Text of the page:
Actors Equity on Strike for Share of Record Broadway Profits

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The Do Not Work order targets the development process used by new shows, especially musicals.

Actors Equity declared a strike Monday against the lab process used to develop new Broadway shows, particularly musicals. The union, which represents performers on stage, said it had been trying for two years to negotiate a new contract with the Broadway League, which represents theater owners, producers and others.

Weekly salaries on the Lab Agreement have been frozen since 2007, the union said. Equity wants developmental performers to share in profits, which the union said some shows, such as Frozen and Mean Girls, do offer but which the Broadway League has refused to agree to as part of the new contract. Last year, 2018, was the Great White Way’s highest-grossing year on record.

“It’s unconscionable that Equity members who go to work developing some of the biggest hits on Broadway have gone more than a decade without a raise, especially when we regularly read about many of those same shows smashing box office records and generating billions of dollars in revenue,” said Equity president Kate Shindle.

With the strike, Equity has placed its Lab Agreement, Workshop Agreement and Staged Reading Contract and Stage Reading guidelines with the Broadway League on its Do Not Work list and says any Equity member who is offered work on any of those agreements, produced by a Broadway League member producer, should contact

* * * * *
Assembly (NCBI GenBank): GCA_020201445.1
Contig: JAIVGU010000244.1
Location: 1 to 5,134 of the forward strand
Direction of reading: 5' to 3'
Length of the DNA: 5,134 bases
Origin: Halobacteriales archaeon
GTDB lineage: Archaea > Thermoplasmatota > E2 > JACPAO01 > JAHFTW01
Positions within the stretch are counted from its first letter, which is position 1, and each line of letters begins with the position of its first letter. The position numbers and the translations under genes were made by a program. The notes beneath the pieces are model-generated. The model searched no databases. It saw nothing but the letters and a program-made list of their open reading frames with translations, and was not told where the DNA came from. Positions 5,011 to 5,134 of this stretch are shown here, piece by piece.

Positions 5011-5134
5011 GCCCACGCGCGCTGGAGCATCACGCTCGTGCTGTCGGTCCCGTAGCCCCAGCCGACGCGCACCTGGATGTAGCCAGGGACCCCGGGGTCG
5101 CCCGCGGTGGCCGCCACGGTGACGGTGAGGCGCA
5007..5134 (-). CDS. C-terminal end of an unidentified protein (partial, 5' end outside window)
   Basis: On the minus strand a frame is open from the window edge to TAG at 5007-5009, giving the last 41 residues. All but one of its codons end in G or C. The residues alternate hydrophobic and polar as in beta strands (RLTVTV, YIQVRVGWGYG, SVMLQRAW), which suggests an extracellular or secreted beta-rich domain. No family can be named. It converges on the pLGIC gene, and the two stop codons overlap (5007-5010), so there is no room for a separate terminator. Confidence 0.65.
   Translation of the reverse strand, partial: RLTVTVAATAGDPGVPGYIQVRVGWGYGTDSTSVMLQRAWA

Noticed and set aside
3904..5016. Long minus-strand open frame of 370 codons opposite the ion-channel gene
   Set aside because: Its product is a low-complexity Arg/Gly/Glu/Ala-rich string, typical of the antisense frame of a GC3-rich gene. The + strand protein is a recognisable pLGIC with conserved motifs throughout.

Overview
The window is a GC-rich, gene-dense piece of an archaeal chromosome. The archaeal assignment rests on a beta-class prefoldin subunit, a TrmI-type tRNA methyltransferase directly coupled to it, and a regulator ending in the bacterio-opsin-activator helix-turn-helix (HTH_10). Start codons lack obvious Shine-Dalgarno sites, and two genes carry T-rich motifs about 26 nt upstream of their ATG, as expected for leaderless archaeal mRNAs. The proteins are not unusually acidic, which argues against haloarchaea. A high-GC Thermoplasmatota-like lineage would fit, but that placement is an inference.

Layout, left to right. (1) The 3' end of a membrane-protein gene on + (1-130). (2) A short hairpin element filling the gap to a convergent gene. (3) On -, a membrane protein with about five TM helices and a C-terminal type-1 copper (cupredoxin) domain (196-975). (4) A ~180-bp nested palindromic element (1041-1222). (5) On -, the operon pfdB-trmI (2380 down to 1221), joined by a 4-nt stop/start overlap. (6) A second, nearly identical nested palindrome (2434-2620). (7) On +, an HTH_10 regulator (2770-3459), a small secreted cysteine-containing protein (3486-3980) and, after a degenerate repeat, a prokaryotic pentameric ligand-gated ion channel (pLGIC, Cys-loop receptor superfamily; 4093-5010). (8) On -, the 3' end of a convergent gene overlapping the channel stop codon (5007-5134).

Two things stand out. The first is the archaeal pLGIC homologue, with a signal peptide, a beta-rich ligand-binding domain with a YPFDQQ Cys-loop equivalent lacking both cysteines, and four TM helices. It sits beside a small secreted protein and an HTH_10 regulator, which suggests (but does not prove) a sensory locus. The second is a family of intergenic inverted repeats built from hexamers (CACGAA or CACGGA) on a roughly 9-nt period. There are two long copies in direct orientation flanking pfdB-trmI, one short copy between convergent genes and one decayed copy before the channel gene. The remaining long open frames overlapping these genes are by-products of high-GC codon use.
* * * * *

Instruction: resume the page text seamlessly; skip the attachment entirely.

Equity described its Lab Agreement as a key part of how commercial theater (mostly musicals) is developed and offered some statistics: one in four Broadway shows have used a Lab Agreement before opening on Broadway, the Agreement has been used 75 times since 2016, and 51 percent of those Labs went on to further production.

The union launched its #NotALabRat campaign in November, adding that over 2,000 Equity members – most of them actively working in Broadway shows – have signed commitment cards to support the effort, and that members have volunteered and made more than 9,000 calls to fellow members to support the campaign.

“An unprecedented number of Equity members have already volunteered to support our campaign for a better Lab Agreement,” said Equity executive director Mary McColl. “We will continue our fight to make sure that Equity members can share in the success when a show becomes a hit and recoups.”

The Broadway League did not immediately respond to a request for comment.